The Contemporary Dictionary of Sexual Euphemisms front cover

Front cover for The Contemporary Dictionary of Sexual Euphemisms

By Jordan Tate
Published in 2007 by St Martin’s Press

I came across this book at a sidewalk sale of one of my favorite local booksellers.  Having read it, it is easy to see why it didn’t sell well at full price.  The Contemporary Dictionary of Sexual Euphemisms begins on a bad note with E. J. Collins’ introduction.  Collins claims that the euphemism began “from society’s inability to accept sexuality as a normal part of existence.”  He further claims that the euphemism exists in modern times as a “shield and weapon” against the fragility of masculinity and bemoans that masculinity cannot define itself “independent of feminity.”

Collins misses the mark badly. He fails to acknowledge that the euphemism is a linguistic conceit.   Though they can be used to obscure, they can also be used to illuminate a subject.  Also, the euphemism is often employed to add humor to a subject.  Unless you’re doing it wrong, sex should be fun (among other things).   If all discussions about sexuality were somber and clinical, would it not be reasonable to assume that sexuality is likewise somber and clinical?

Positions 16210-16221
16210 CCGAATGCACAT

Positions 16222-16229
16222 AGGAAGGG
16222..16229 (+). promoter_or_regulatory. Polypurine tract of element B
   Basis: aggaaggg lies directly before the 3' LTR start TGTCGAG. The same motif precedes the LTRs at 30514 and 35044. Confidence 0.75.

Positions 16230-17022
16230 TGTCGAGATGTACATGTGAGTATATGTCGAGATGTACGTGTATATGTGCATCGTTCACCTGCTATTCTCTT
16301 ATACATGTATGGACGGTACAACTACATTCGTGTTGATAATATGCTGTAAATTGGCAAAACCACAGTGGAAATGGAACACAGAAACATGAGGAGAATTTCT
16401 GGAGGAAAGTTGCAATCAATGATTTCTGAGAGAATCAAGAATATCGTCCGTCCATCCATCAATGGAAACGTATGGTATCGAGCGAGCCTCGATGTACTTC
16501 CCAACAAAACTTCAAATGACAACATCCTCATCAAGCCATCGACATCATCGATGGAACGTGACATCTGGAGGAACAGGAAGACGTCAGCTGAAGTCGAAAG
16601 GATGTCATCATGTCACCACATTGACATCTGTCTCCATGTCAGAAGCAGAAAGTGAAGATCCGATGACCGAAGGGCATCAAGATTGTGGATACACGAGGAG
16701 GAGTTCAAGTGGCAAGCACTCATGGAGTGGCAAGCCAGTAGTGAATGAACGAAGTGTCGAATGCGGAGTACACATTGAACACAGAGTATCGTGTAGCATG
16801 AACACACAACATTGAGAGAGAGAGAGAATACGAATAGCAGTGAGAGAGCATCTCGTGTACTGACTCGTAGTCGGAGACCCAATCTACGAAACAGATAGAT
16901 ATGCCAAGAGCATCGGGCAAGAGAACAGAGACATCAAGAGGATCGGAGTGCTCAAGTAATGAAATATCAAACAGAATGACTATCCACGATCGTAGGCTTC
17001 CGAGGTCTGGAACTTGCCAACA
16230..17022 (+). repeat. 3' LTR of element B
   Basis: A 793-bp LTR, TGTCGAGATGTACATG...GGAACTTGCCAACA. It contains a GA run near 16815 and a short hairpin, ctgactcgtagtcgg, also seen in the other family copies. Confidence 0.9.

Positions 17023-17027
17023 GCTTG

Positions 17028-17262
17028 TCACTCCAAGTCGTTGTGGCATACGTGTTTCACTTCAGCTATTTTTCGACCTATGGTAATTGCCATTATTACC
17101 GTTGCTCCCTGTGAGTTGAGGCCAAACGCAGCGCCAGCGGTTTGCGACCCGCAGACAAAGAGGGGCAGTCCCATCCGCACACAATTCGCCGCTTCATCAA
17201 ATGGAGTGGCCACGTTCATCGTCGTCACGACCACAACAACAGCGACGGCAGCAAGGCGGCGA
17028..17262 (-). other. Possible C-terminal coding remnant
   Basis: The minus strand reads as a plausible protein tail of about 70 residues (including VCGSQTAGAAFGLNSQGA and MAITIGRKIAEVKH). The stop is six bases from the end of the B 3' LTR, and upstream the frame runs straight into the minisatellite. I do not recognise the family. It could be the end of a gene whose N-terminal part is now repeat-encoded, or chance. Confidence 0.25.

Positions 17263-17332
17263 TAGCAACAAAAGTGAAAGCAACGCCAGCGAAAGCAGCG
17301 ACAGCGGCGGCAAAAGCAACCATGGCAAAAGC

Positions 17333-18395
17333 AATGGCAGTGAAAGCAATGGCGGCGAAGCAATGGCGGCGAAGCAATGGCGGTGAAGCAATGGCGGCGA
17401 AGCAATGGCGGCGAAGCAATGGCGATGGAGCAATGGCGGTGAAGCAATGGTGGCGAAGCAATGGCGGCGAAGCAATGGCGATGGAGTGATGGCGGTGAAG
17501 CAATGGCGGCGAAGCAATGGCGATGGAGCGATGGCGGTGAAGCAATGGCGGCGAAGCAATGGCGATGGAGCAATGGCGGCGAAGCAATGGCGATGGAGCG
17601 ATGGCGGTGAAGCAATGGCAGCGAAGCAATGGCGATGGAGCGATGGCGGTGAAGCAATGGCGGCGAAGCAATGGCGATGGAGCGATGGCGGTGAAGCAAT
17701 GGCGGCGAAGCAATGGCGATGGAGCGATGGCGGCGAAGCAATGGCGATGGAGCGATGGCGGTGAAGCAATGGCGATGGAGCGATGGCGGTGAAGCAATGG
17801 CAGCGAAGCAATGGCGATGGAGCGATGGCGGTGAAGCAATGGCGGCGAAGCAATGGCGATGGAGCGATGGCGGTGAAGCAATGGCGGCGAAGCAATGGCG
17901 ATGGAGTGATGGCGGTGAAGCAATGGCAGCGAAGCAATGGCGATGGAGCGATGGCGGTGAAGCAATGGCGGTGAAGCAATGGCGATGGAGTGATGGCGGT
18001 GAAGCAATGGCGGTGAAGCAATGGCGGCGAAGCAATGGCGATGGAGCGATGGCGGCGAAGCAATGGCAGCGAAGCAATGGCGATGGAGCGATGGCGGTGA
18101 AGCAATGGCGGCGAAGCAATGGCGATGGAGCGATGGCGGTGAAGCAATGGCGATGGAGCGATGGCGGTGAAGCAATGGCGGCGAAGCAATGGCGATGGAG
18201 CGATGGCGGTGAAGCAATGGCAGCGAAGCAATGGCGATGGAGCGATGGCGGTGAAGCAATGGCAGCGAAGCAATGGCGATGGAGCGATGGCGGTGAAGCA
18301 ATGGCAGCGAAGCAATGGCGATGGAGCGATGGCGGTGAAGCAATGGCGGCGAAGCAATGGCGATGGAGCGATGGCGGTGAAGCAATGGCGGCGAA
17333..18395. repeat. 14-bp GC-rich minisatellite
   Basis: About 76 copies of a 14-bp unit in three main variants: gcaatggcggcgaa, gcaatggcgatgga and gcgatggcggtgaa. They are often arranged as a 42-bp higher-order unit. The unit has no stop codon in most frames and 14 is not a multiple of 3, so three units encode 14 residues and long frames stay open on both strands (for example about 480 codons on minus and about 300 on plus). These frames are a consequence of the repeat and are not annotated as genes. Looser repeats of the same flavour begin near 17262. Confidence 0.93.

Unfortunately, the book never recovers from Collins’ introduction.  Every entry in The Contemporary Dictionary of Sexual Euphemisms is presented in a disjointed, but consistent, fashion.  Entries are presented in alphabetical order and typically have with three definitions – two absrurdist literalisms followed by an explanation of the euphemism’s real meaning.  For example, the entry for “makin’ bacon” consists of:

  1. To prepare the salted and smoked meat from the back and sides of a pig.
  2. To cook or prepare salted and smoked meat from the back and sides of a pig by heating.
  3. Coitus (slang)

This dictionary style information is then followed by etymological information, a usage example, and a brief commentary about a euphemism’s origin.   Some of the entries are photo-illustrated.  But don’t get too excited, these illustrations are pictorial depictions of the literal absurdities being described.  For example, the illustration for “hiding the salami” shows a girl on her knees sneakily putting a salami under a carpet.

Taken as a whole, the entries  leave the reader puzzled as to the book’s intent.  Is it intended to be a work of humor?  A serious exploration of the change of language? A joke perpetrated on the reader?  If Tate knows the answer, he never bothers to inform the reader.  Had Tate had chosen any one of these ideas and fleshed them out, the book would not only have been more cohesive, it would have been entertaining.  Instead we are left with a meandering mess that neither informs nor entertains. These major problems aside, Tate does deserve credit for including euphemism that are both humorous and vulgar.